Managing Quiet Quitting

Quiet quitting refers to employees who do the bare minimum at work so that they are not fired or laid off. Organizations need to watch for quiet quitting signs so they can remedy the situation and effect change. Quiet quitters lack passion for their work and may actively dislike what they are doing and/or whom they are working for. They do just enough to receive their paychecks and benefits. Some signs of quiet quitting are a lack of communication, being disengaged, and being checked out. Quiet quitters often miss deadlines and/or produce low-quality work. To prevent quiet quitting:

Create purpose in the work environment. Quiet quitters sometimes feel that what they do has no meaning and/or that they are unimportant. This can be because their interests do not align with those in the organization. Giving employees something that correlates with their interests will help sustain their motivation and passion for work. Let them know how their job contributes to all that is done in your organization.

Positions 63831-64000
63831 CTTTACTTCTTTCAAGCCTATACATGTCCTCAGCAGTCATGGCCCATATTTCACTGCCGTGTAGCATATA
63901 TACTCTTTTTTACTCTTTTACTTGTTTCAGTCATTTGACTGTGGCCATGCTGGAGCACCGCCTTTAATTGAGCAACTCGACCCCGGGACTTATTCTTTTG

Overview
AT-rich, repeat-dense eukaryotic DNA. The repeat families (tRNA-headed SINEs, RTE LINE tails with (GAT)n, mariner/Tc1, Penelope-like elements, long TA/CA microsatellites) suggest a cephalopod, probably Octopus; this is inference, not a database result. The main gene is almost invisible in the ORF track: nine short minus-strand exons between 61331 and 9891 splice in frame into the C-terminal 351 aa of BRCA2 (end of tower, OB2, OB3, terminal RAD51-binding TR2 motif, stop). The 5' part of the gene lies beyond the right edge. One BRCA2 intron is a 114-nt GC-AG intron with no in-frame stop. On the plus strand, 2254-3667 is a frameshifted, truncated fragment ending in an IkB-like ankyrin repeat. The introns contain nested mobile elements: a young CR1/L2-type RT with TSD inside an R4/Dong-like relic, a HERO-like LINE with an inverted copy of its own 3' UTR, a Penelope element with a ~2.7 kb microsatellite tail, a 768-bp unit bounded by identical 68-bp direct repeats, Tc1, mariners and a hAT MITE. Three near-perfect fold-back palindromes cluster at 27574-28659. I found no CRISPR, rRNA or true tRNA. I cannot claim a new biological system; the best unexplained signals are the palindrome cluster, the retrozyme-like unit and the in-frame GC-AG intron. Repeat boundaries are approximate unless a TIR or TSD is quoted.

Ask your people for their opinions. When workers are allowed to express their concerns and thoughts, it makes them feel appreciated and wanted. Listening to their concerns allows you to learn, change and improve. This can prevent the employees from quiet quitting because they now have a sense of ownership of the company.

Encourage employment engagement. Creating a community in the workplace can foster impactful and resourceful relationships. If people feel like they’re a valued part of the team, it can prevent loneliness in the workplace and create social connections. Remember: People work for people!

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